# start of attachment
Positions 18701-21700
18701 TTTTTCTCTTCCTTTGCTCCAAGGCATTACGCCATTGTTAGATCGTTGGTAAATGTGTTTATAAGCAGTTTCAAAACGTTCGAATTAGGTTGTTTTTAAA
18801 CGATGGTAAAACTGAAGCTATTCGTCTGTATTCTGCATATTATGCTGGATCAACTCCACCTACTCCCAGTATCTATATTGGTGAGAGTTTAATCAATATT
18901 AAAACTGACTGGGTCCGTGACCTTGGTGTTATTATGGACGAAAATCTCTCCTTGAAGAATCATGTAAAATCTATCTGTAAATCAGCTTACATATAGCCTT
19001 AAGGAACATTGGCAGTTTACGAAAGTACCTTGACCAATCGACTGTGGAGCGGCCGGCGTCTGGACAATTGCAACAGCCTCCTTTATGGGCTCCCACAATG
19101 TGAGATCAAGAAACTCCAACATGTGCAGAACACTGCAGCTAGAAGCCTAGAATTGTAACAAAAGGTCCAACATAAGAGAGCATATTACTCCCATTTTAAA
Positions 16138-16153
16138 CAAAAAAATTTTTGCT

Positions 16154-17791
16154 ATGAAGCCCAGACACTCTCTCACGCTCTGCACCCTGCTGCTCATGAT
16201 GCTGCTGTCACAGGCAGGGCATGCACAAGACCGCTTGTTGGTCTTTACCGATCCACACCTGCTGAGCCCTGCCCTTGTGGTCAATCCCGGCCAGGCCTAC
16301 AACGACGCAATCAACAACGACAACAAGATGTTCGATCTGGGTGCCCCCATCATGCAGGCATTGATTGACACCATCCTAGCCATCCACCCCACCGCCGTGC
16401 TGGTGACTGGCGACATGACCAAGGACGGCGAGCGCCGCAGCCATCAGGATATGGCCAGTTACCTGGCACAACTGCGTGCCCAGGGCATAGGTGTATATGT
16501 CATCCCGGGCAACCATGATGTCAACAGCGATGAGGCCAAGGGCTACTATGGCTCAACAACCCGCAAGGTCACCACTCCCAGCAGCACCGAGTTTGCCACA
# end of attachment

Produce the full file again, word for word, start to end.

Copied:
Positions 18701-21700
18701 TTTTTCTCTTCCTTTGCTCCAAGGCATTACGCCATTGTTAGATCGTTGGTAAATGTGTTTATAAGCAGTTTCAAAACGTTCGAATTAGGTTGTTTTTAAA
18801 CGATGGTAAAACTGAAGCTATTCGTCTGTATTCTGCATATTATGCTGGATCAACTCCACCTACTCCCAGTATCTATATTGGTGAGAGTTTAATCAATATT
18901 AAAACTGACTGGGTCCGTGACCTTGGTGTTATTATGGACGAAAATCTCTCCTTGAAGAATCATGTAAAATCTATCTGTAAATCAGCTTACATATAGCCTT
19001 AAGGAACATTGGCAGTTTACGAAAGTACCTTGACCAATCGACTGTGGAGCGGCCGGCGTCTGGACAATTGCAACAGCCTCCTTTATGGGCTCCCACAATG
19101 TGAGATCAAGAAACTCCAACATGTGCAGAACACTGCAGCTAGAAGCCTAGAATTGTAACAAAAGGTCCAACATAAGAGAGCATATTACTCCCATTTTAAA
Positions 16138-16153
16138 CAAAAAAATTTTTGCT

Positions 16154-17791
16154 ATGAAGCCCAGACACTCTCTCACGCTCTGCACCCTGCTGCTCATGAT
16201 GCTGCTGTCACAGGCAGGGCATGCACAAGACCGCTTGTTGGTCTTTACCGATCCACACCTGCTGAGCCCTGCCCTTGTGGTCAATCCCGGCCAGGCCTAC
16301 AACGACGCAATCAACAACGACAACAAGATGTTCGATCTGGGTGCCCCCATCATGCAGGCATTGATTGACACCATCCTAGCCATCCACCCCACCGCCGTGC
16401 TGGTGACTGGCGACATGACCAAGGACGGCGAGCGCCGCAGCCATCAGGATATGGCCAGTTACCTGGCACAACTGCGTGCCCAGGGCATAGGTGTATATGT
16501 CATCCCGGGCAACCATGATGTCAACAGCGATGAGGCCAAGGGCTACTATGGCTCAACAACCCGCAAGGTCACCACTCCCAGCAGCACCGAGTTTGCCACA